Thorpe: I know word for word what TG (a “G” that I incorrectly spoke for a “J” in TJPDC as I became flustered by his tone)—
Williams: I’m sorry that you don’t understand the law, Ms. Thorpe,
Thorpe: I’m reading the document that’s on your web site, sir.
Williams: and that’s been demonstrated on a number of the other things you’ve said (then unintelligible)
Thorpe: Well, I’m—no, I’m, I’m speaking about one specific item. It says it on your web site—that was sent to HUD. Folks, “this document is our current plan”, so HUD looks at it and says this is the current plan—very good, I guess this is what you’re wanting money to implement and build on…that’s why they, that’s why they’re cutting the million dollar check. Anyway…
Williams: No, I’m afraid that’s not true.
Thorpe: No, I’m afraid it is. I’m afraid it is. We can agree to disagree –
Williams: I’m afraid that’s YOUR interpretation, Ms. Thorpe
Thorpe: We can agree to disagree, and I’m looking at the documentation on your web site.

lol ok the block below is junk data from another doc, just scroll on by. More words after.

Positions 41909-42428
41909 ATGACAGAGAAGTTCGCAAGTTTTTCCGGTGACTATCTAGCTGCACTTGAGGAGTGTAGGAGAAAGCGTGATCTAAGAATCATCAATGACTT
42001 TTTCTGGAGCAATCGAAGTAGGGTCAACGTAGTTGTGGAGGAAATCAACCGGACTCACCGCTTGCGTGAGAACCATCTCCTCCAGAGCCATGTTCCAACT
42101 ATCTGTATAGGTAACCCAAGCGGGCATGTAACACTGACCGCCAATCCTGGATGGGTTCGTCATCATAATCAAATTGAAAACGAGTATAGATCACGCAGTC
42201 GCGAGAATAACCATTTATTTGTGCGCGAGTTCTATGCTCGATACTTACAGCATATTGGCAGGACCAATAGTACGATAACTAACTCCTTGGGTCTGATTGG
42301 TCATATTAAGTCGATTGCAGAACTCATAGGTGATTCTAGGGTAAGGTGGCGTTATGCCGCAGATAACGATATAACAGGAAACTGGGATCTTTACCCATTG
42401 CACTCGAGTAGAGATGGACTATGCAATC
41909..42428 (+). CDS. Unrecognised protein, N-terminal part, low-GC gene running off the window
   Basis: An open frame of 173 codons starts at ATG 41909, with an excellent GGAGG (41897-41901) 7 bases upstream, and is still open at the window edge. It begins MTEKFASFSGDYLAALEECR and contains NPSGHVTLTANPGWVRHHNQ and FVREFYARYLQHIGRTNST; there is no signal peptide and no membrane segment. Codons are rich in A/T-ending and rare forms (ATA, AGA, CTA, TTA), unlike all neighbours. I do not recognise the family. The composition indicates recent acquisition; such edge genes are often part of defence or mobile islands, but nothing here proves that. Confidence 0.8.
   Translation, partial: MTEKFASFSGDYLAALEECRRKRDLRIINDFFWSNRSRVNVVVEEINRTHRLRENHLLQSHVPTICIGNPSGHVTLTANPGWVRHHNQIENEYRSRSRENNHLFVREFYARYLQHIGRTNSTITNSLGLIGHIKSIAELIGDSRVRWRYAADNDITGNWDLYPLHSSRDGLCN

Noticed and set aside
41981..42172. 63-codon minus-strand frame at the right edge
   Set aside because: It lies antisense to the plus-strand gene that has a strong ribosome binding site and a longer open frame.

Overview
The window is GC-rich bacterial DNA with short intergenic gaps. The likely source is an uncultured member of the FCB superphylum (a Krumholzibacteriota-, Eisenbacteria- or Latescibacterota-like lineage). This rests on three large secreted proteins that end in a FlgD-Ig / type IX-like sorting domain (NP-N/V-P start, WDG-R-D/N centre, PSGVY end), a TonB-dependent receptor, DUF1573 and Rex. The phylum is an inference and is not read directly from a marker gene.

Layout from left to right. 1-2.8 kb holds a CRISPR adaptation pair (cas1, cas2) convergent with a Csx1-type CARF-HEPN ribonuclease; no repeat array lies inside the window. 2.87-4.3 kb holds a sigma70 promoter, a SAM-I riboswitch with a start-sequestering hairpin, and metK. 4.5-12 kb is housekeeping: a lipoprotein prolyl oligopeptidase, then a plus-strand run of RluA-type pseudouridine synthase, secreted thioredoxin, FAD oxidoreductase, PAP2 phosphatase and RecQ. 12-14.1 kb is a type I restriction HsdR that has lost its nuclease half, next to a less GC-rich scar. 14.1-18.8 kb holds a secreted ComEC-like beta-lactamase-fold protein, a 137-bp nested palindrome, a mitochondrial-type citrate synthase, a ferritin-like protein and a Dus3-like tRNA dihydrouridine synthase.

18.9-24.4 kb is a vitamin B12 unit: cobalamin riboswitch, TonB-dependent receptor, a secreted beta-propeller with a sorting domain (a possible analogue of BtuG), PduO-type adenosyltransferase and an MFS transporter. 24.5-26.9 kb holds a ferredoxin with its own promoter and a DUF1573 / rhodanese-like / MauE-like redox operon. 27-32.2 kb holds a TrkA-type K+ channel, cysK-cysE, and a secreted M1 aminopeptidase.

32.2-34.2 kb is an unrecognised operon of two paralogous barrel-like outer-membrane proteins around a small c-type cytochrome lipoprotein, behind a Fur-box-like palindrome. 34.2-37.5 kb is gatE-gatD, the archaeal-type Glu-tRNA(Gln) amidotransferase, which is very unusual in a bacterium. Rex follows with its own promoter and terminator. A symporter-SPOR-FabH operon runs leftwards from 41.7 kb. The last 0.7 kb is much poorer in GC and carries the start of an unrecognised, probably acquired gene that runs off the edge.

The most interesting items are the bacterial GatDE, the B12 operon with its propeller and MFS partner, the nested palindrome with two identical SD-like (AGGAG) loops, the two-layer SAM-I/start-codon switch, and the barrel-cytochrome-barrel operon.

Williams: — and I’ve got to say, I understand this quite a bit better than you do.
Thorpe: Oh, really?
Thorpe: Very good. Then why is it you said that ICLEI, you didn’t know anything about ICLEI, and yet this six—you know, these “Products”—have you compared it to the “Five Milestone Plan” in ICLEI, sir?
Williams: Ah, you know, I looked at the “Five Milestones”
Thorpe: You don’t know where the language comes from, you don’t even know what you’re talking about, you don’t know where the language comes from. You keep (saying) — ICLEI never went to TJPDC
Thorpe: But it’s language –
Thorpe:—and the implementation of it’s “Five Milestone Process” is in the County document which has seeped into your grant application.